Language and Communication Quotes Page 7
How we cite our quotes:
[Capocchio to Dante]: "…see that I’m the shade of that Capocchio
whose alchemy could counterfeit fine metals
And you, if I correctly take your measure,
recall how apt I was at aping nature." (Inf. XXIX, 136-139)
Capocchio’s attempt to equate his false art, alchemy, with Dante’ s art, writing, brings into question the relationship that both occupations have with nature. If Capocchio is correct, that writing is only an attempt to make an unnatural transformation out of natural materials, then writing has no more moral worth than alchemy. Worse, there is an implication that if Dante continues writing – and sinning – he could end up just like Capocchio, in Hell.
"Raphel mai amecche zabi almi,"
began to bellow that brute mouth, for which
no sweeter psalms would be appropriate.
And my guide turned to him: "O stupid soul,
keep to your horn and use that as an outlet
when rage or other passion touches you!
Look at your neck, and you will find the strap
that holds it fast; and see, bewildered spirit,
how it lies straight across your massive chest."
And then to me: "He is his own accuser;
for this is Nimrod, through whose wicked thought
one single language cannot serve the world.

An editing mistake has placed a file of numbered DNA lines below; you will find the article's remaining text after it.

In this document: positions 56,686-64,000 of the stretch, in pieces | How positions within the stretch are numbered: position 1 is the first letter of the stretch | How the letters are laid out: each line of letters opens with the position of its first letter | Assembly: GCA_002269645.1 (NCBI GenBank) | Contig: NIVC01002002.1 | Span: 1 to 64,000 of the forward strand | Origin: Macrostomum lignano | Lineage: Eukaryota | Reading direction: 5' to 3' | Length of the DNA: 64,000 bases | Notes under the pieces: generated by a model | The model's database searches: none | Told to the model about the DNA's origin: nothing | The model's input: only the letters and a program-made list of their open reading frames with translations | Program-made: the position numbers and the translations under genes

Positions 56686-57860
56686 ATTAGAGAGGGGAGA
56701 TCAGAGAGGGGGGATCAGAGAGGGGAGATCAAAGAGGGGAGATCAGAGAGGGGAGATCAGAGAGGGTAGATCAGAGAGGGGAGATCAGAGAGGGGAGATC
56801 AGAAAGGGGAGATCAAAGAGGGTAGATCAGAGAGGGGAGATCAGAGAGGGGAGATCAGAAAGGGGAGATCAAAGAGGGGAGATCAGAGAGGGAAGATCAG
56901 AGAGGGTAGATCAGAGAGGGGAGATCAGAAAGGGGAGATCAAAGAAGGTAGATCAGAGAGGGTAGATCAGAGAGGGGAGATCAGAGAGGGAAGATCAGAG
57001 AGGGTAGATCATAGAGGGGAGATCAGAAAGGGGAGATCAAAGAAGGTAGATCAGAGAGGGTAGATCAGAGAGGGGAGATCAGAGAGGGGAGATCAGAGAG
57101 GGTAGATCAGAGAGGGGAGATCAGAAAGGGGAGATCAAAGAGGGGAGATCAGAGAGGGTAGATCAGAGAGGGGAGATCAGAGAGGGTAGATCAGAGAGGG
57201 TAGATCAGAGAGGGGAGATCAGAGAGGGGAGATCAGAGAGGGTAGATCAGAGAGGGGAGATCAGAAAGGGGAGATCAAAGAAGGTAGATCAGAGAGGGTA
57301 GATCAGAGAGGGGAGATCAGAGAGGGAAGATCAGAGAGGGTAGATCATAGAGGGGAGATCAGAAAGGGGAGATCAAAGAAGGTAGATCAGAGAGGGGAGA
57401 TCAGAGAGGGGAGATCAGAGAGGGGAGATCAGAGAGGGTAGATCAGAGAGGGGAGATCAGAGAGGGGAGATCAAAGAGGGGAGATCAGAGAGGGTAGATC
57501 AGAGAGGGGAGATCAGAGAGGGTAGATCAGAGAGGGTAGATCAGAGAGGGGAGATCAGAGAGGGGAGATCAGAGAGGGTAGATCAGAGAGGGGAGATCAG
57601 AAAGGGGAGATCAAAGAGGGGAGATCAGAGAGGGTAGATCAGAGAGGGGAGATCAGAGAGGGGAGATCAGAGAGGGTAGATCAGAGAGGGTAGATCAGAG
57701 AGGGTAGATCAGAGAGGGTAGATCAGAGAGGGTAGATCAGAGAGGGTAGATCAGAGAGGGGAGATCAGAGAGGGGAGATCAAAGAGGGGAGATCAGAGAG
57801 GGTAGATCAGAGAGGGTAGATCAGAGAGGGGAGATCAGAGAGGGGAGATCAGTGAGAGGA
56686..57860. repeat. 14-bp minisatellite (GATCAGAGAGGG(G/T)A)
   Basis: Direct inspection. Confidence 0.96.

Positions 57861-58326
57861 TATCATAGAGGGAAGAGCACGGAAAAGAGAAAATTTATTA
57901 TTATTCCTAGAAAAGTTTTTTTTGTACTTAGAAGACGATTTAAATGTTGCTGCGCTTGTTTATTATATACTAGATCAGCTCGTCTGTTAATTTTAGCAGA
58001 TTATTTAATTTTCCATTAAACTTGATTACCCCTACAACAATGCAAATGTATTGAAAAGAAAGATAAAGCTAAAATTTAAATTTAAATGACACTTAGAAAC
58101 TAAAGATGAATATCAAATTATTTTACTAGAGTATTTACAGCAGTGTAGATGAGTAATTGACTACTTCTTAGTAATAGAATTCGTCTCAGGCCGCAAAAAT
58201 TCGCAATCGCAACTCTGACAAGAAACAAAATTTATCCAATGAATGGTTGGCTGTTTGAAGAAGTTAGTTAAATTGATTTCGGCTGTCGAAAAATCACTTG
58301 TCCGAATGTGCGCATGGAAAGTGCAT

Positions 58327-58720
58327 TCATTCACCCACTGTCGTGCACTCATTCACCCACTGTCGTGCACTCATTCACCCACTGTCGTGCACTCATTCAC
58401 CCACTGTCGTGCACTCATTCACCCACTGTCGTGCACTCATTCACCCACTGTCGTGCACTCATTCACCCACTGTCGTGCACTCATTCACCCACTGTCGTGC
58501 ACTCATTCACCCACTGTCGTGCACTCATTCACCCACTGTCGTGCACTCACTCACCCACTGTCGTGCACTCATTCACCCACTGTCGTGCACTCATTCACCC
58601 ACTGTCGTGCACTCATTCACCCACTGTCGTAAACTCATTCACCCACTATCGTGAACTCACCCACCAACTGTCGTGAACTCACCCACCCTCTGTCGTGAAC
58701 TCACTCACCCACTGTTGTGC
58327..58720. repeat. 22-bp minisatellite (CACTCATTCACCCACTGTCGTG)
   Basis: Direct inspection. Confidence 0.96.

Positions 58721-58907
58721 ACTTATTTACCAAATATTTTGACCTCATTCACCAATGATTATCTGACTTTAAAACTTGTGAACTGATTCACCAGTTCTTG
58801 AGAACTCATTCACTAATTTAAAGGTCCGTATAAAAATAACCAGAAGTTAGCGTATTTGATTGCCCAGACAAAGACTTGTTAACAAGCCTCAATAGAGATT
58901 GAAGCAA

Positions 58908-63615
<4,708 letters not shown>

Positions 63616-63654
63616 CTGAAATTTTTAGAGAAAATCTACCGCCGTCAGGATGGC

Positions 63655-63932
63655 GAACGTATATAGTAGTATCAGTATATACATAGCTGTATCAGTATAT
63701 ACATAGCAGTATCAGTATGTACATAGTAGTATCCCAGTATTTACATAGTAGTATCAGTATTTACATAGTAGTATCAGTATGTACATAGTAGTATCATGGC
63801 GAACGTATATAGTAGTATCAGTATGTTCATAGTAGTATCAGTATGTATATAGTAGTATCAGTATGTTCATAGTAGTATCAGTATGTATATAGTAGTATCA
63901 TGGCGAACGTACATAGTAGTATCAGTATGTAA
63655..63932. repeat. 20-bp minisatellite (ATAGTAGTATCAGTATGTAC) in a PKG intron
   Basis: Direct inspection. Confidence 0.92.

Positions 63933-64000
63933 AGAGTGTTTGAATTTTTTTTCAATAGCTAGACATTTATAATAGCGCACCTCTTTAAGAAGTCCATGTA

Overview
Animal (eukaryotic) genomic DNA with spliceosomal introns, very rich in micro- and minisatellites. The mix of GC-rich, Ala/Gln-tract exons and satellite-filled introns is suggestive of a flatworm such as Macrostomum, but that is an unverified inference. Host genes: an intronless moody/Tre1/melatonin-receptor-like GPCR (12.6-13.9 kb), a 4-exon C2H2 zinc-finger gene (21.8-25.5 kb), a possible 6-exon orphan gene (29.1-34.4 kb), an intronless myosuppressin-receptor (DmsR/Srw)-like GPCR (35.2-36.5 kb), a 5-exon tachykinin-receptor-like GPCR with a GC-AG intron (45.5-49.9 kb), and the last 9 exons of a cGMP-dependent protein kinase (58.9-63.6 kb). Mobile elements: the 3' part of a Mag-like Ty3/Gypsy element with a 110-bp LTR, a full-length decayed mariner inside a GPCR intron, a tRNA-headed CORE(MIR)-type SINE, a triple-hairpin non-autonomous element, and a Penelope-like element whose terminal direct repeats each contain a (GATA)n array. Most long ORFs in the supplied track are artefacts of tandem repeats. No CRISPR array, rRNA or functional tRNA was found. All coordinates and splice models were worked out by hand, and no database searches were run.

Leave him alone – let’s not waste time in talk;
for every language is to him the same
as his to others – no one knows his tongue." (Inf. XXXI, 67-81)
For his crime of attempting to reach the Heavens with his Tower of Babel (which parallel’s Lucifer’s arrogance in challenging God), Nimrod is punished by a confusion of tongues, just as he was in life. Where the Tower of Babel ended with God striking down the Tower and transforming man’s single language into thousands of different, mutually unintelligible ones, Nimrod suffers a personal Babel. He babbles incoherently, his speech (as in this first line) incomprehensible to everyone. To emphasize his linguistic loss, Virgil calls him "stupid" (meaning "dumb" or "deaf") and "bewildered," emphasizing that intellect and reason are measured by one’s use of language.
Had I the crude and scrannel rhymes to suit
the melancholy hole upon which all
the other circling crags converge and rest,
the juice of my conception would be pressed
more fully; but because I feel their lack,
I bring myself to speak, yet speak in fear;
for it is not a task to take in jest,
to show the base of all the universe –
nor for a tongue that cries out, "mama," "papa."(Inf. XXXII, 1-9)
In the final circle of Hell, Dante finds words inadequate to express the terror located there. By describing language as a "tongue that cries out ‘mama’ [and] ‘papa,’ Dante suggests that language in general is too infantile to accurately describe the happenings in Hell. To describe language as infantile is to portray humanity in the same way because – in Dante’s eyes – language is what makes a creature human.